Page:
My father was born in the year 1889 in the village of Sahki, Lithuania. My grandfather died before my father was born and my little Baba, in order to raise her son and three daughters, moved to the city of Mariampole where she opened a small bakery. My father received a good education and read the classics in Hebrew. He also received private tutoring in English and could read, write and speak English before coming to Canada.
One day Baba approached Mr. Trotsky, the town's jeweller, and asked if he would take her son into his shop as a watchmaker apprentice. "I am sorry," said Trotsky, "I do not have a place for your boy." To which Baba replied, "In that case, find somewhere else to buy the `tzibbele boulkis' that you enjoy so much." Trotsky returned in a few minutes and said, "I suddenly remembered where I can put a bench for your son!"
Along about 1906 my father sailed for Halifax where a number of relatives were settled. Possibly Pa, as we children called him, had intended to return to Europe. He loved his adopted country, and the winds of change, revolution and pogroms were sweeping across Europe. In Halifax my father opened a small jewellery shop on Gottigen Street and achieved a modest success, but after a year he heeded the call "Go West Young Man" and in 1909, on a Sunday, Pa arrived in Winnipeg.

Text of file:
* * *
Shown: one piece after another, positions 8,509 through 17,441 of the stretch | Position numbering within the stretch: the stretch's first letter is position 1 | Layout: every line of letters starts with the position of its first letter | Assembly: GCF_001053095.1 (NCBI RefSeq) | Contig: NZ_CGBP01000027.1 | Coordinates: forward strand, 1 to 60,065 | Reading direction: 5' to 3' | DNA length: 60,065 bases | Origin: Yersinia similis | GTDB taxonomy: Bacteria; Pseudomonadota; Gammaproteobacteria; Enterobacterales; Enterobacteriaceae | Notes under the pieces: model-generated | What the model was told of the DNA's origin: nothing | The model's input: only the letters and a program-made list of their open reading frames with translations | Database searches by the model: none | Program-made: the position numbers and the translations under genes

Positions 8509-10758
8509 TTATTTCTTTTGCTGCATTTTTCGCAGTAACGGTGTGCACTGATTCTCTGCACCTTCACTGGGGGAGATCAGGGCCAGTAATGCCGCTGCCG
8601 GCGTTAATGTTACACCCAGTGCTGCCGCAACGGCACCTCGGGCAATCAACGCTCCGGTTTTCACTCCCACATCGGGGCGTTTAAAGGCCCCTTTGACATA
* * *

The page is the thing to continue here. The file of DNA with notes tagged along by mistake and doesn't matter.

Within hours of arriving in Winnipeg, Pa had a job with Andrews Jewellers at the salary of 35 dollars a week! Quite by chance the Rabbi Schorr family had moved to Winnipeg and my father began to court the middle daughter Esther, a rare beauty. The Schorrs were from a distinguished family of Viennese rabbis, cantors and opera singers. A cousin, Friedrich Schorr, sang at the Met for over 20 years. When Rabbi Schorr decided to return to the U.S., my father and Esther asked permission to be married. She was not yet 16 but very mature.
By the time she was 23 my mother had given birth to five children: my three sisters Zelda, Pearl and Sylvia, my brother Abe and myself. We all came of age during the Great Depression but my father because of his skills was never without work. It was during these days that Silverman Jewellers was born.
The business was a repair business but even during the Great Depression it grew rapidly doing "trade work" for other jewellers including the Hudson Bay stores. In the early days, in a Model T Ford, Pa also travelled far and wide, buying scrap metals to support his little brood. When I came into the business in 1935, the scrap metal business had ended, but jewellery merchandising was just over the horizon. Besides my father, Abe and myself we employed two other watchmakers and a clockmaker.
My father died very suddenly in 1951 as a result of a stroke at the age of 62, just three days before we opened our own building on Main Street. It was almost a year to the day in 1952 when his youngest child, Arthur Saul Silverman died very suddenly at age 23, of heart failure.
Throughout his life, my father clung passionately to his Jewish faith and every evening wherever he was he would rise to say his evening prayers by heart. He was an inspiration, a brilliant craftsman, and a loving father.